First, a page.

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Nashville’s L&C Tower Owner Says State Wrongfully Broke Lease, Owes $4 Million Plus

The owner of the downtown L&C Tower filed a claim with the state earlier this week in response to the state’s plans to sever its lease and move out of offices it has occupied in the tower since 2004, reports The Tennessean.
401 Church St., which owns the building, names the Department of General Services, the Department of Environment and Conservation and the Department of Finance and Administration as defendants in its complaint with the state Division of Claims Administration. The complaint seeks $4.15 million in potential lost rent and between $250,000 and $2 million in additional damages.
Because of the state’s new plan to condense and modernize its office space, General Services told the tower’s owners they were severing the lease agreement. But the L&C owners argue that the state needed to receive approval from the owner’s lender, CIBC, before it severed the lease agreement. No such approval was ever sought, according to the complaint.
In 2005, the state received a break on its rent in exchange for eliminating the lease provision that allowed the state to break the lease for essentially no reason. Under the most recent version of the lease, which went into effect in 2004, the state can sever the agreement provided it gives one of eight agreed-upon reasons.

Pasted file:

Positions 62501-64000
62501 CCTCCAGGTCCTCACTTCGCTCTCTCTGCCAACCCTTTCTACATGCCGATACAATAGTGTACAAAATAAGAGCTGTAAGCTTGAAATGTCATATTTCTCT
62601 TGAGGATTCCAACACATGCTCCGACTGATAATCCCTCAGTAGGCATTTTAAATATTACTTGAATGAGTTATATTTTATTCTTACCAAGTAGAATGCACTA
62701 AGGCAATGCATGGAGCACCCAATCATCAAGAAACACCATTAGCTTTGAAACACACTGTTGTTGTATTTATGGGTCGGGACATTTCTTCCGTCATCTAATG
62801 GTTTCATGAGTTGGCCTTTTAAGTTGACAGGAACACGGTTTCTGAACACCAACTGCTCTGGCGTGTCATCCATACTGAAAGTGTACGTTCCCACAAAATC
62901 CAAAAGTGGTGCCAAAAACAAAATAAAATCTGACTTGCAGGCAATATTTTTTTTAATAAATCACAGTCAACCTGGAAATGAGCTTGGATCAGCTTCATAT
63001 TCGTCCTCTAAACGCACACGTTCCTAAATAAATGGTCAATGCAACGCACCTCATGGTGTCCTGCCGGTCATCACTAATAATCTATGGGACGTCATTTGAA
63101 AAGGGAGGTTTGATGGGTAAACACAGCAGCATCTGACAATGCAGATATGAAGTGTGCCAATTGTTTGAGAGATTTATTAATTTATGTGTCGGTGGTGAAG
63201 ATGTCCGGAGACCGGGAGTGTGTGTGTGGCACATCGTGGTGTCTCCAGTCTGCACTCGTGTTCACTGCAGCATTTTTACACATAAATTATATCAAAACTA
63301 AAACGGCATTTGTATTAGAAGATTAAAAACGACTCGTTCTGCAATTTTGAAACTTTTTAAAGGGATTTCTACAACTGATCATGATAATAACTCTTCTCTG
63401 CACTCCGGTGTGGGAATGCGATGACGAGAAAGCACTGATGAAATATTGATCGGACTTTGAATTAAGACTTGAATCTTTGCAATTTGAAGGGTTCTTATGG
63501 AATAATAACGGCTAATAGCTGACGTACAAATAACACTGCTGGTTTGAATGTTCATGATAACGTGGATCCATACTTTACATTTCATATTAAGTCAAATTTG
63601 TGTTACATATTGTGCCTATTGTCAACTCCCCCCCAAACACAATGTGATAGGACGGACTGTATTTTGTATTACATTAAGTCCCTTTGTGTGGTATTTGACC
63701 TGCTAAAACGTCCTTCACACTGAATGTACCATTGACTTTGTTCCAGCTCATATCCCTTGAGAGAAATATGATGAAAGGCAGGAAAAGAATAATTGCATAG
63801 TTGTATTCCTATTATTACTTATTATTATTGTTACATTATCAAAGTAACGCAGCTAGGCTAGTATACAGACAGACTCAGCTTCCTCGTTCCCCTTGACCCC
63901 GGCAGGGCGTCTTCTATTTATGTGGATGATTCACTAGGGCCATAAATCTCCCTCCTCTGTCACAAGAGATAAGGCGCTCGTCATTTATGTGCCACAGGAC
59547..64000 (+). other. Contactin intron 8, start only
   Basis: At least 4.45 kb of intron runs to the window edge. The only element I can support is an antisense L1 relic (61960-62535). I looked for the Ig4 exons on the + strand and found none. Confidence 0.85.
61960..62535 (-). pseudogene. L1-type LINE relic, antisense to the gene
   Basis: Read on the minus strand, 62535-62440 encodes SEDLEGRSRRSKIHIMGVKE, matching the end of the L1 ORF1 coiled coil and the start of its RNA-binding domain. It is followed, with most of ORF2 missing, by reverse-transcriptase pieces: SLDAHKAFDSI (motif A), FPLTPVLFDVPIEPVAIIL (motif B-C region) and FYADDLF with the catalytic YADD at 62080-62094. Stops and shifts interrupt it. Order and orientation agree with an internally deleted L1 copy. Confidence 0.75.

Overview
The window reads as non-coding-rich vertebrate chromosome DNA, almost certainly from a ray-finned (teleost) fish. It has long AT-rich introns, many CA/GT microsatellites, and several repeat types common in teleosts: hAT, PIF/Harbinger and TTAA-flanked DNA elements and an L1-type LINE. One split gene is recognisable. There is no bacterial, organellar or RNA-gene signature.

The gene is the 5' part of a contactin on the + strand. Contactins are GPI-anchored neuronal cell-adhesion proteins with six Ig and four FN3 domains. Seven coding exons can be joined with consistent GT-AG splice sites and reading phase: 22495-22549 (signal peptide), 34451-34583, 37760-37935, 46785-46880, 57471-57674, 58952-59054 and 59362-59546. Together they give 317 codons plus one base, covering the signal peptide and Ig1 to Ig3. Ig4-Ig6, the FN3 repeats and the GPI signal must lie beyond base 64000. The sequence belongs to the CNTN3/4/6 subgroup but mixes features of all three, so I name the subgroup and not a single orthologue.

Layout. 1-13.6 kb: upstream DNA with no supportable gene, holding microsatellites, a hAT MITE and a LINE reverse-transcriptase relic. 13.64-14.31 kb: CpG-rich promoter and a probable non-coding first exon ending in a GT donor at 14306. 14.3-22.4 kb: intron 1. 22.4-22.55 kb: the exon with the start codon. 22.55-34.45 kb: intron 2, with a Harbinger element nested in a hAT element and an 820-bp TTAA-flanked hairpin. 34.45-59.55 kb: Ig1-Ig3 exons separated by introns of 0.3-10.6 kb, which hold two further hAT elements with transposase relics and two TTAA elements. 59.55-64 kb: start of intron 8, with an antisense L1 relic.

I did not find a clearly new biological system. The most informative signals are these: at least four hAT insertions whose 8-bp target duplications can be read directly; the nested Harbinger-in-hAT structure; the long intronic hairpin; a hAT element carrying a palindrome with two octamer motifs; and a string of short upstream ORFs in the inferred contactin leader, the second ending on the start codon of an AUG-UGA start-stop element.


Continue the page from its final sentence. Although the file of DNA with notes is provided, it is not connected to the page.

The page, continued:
TN Constitution Ain’t Broke, Don’t Need Much Fixin’

(Note: This is an unedited version of a column written for Sunday’s News Sentinel..)
The old adage, “If it ain’t broke, don’t fix it,” could be wisely applied to the vast majority of Tennessee’s aging state constitution. There are now 41 resolutions that propose fixes officially awaiting consideration of the 107th General Assembly when it returns in January.
One proposed amendment, promoted by anti-abortion activists, was given legislative approval earlier this year after years of effort and will go before the voters in a 2014 referendum.
Like the amendment or not, the proposal known as SJR127 does provide an example of something that was reasonably perceived as broken being fixed. The breakage occurred, from the standpoint of the activists, with a 2000 state Supreme Court decision interpreting the state constitution to provide a strong right to an abortion, though the subject is not mentioned within the venerable document.
Some of the other pending proposals have no such foundation. They are pure political pandering and/or posturing.
One example is the most-discussed of the pending proposals, namely a measure to prohibit a state income tax. In this matter, state courts have consistently ruled that a state income tax is already prohibited. So it ain’t broke.
Yes, there have been attorneys general opinions stating that, with carefully structured language, an income tax could conceivably be fashioned to win the approval of the state Supreme Court.
That, of course, would require a majority of the state Legislature eager to enact a state income tax and a court willing to ignore precedents. Both, frankly, are inconceivable given the current state of state affairs.

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